Many top performers credit their success to this simple, invaluable concept:
Billionaire investors Warren Buffett and his late partner Charlie Munger admitted they got rich by concentrating on fundamentals that never change:
- What makes a great business, and
- What makes for a low-risk investment, and
- Human nature
Software development has its share of invariant principles. You will gain much career advantage from learning and understanding the following:
- Clean Code - writing easy-to-understand, maintainable functions
- The SOLID Principles - how to design classes and modules
- The Component Principles - how to package units of deployment
- Software Architecture - how to compose entire systems
- Unit Testing/TDD - building reliable software
- CI/CD - Deploying work incrementally
- Fault Tolerance & Observability - fast production feedback loops
- Working Safely with Legacy Code - because there is so much of it
It's uncanny, but it works.
Teach what you know.
By teaching others, you'll learn more and faster, too.
It sounds unbelievable that you will learn more by teaching material you already know. Yet, there is no arguing with results.
You may not know much, yet there will be someone who doesn't know what you do.
The knowledge you have does not need to be earth-shattering to be worth comprehending and teaching.
Do you know a few handy tricks in Visual Studio Code? Great! Teach those to someone.
Here is a game-changing level-up workflow:
- Learn something,
- Teach it to others, which
- Reinforces the material in your mind, but also
- Exposes unanswered questions, then
- Find the answers to the questions, and
- finally, back to 1.
- Offer Help: Others will appreciate it and will reciprocate when you need assistance.
- Gateway to Leadership: Teaching, mentoring and helping others gets the team unstuck and performing to its potential. You're demonstrating engineering leadership! If this is where you want to go, do more of it.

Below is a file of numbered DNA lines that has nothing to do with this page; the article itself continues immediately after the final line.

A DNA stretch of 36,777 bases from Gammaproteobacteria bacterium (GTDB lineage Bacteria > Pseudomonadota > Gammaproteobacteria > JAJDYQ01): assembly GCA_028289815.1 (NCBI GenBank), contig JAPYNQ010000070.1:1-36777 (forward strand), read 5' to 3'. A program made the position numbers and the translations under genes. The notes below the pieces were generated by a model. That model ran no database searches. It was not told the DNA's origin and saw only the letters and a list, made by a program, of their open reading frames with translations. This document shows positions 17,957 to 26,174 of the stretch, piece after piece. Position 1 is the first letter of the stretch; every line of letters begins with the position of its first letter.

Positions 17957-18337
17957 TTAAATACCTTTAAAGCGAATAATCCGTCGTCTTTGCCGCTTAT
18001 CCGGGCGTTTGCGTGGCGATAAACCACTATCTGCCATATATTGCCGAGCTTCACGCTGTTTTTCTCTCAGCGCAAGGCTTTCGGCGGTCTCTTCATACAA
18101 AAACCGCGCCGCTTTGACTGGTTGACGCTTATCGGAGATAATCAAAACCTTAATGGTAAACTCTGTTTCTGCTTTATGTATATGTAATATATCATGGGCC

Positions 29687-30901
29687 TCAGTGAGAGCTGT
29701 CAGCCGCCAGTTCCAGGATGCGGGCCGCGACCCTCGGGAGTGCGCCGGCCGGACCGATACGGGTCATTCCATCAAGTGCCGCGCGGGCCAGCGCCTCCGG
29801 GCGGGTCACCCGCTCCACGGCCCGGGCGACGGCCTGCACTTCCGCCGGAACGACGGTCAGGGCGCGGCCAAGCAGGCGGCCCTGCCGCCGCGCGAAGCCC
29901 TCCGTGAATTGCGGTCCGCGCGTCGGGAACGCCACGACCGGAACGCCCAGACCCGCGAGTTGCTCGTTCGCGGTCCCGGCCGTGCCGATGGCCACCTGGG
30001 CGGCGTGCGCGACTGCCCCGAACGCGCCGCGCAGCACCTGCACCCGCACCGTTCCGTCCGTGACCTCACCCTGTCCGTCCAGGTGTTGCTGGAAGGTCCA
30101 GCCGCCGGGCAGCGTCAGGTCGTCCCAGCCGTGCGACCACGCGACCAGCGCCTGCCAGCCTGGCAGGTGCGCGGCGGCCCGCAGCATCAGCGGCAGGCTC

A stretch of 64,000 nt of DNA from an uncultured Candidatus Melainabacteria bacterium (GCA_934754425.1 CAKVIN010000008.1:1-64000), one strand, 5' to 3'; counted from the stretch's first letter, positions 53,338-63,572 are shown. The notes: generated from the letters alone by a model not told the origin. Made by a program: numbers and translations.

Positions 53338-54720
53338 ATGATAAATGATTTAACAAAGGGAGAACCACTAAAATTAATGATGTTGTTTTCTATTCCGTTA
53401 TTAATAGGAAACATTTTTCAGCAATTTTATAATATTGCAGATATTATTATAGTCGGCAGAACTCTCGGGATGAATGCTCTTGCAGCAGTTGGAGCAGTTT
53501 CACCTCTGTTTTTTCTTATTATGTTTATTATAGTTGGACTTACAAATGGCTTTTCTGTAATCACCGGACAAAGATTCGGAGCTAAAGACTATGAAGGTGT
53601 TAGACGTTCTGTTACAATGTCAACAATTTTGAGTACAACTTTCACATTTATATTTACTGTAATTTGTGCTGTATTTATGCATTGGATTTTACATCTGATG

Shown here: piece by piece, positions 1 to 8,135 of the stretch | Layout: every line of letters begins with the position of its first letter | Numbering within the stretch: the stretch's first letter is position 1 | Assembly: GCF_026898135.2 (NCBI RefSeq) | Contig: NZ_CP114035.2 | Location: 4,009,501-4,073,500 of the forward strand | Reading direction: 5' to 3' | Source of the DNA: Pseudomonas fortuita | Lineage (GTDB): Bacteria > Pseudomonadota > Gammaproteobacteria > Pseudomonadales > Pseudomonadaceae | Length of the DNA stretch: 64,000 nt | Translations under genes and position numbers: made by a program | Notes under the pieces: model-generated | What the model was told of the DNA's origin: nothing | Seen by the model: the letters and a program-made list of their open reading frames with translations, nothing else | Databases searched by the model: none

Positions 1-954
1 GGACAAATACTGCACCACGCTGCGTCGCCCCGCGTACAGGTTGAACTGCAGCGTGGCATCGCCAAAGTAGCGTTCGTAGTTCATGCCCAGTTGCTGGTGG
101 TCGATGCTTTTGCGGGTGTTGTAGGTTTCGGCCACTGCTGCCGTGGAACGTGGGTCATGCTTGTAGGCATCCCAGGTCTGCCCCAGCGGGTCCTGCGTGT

- Be Friendly: Being seen as friendly makes you deserve goodness flowing back your way, too. Let's face it: nobody wants to work with Grumpy or Grouchy.
As a software engineer, you'll be building actual systems real people use, so you should practice building those.
If you find those too challenging, scale it back to writing a To-Do or a pantry-tracking app. And if this app solves a problem in your life, then you win twice!
Let's recap the points.
- Only Learning New Technology - While learning new tech is important, understanding timeless principles is even better.
- Focusing on LeetCode - Competitive programming does not represent what you do at work, so why do it?
- Too Much Focus on Coding - Software engineering is more than coding, and developing skills in other areas is a must for career success.
- Learn Principles - What are the invariants in software engineering? Which rules, guidelines and techniques work all the time? Learn those, and you'll reap the rewards for the rest of your career.
- Learn By Teaching - Teaching requires a deeper understanding than merely knowing something for yourself. Grow faster by teaching.
- Build Real Systems - This is what you're building at work, so it makes sense to practice writing actual systems.
Some paths get you to master software engineer faster than others.
Learn from the mistakes other people have already made—like me.
Also, learn from the actions that work reliably and produce advantages for those who use them.
Please remember that you'll still make mistakes; we all do.
Yet, with some forethought, you'll advance faster than you might have if you could only learn through personal experience.
- Or almost all the time.
- Some specialist engineering careers, i.e. writing operating system kernels, require deep algorithmic knowledge.
- I recommend 'Influence: Science and Practice' by Robert Cialdini or Daniel Kahneman's 'Thinking Fast and Slow'.
- It's not an exhaustive list. E.g. learning a new programming language from time to time is a productive activity too.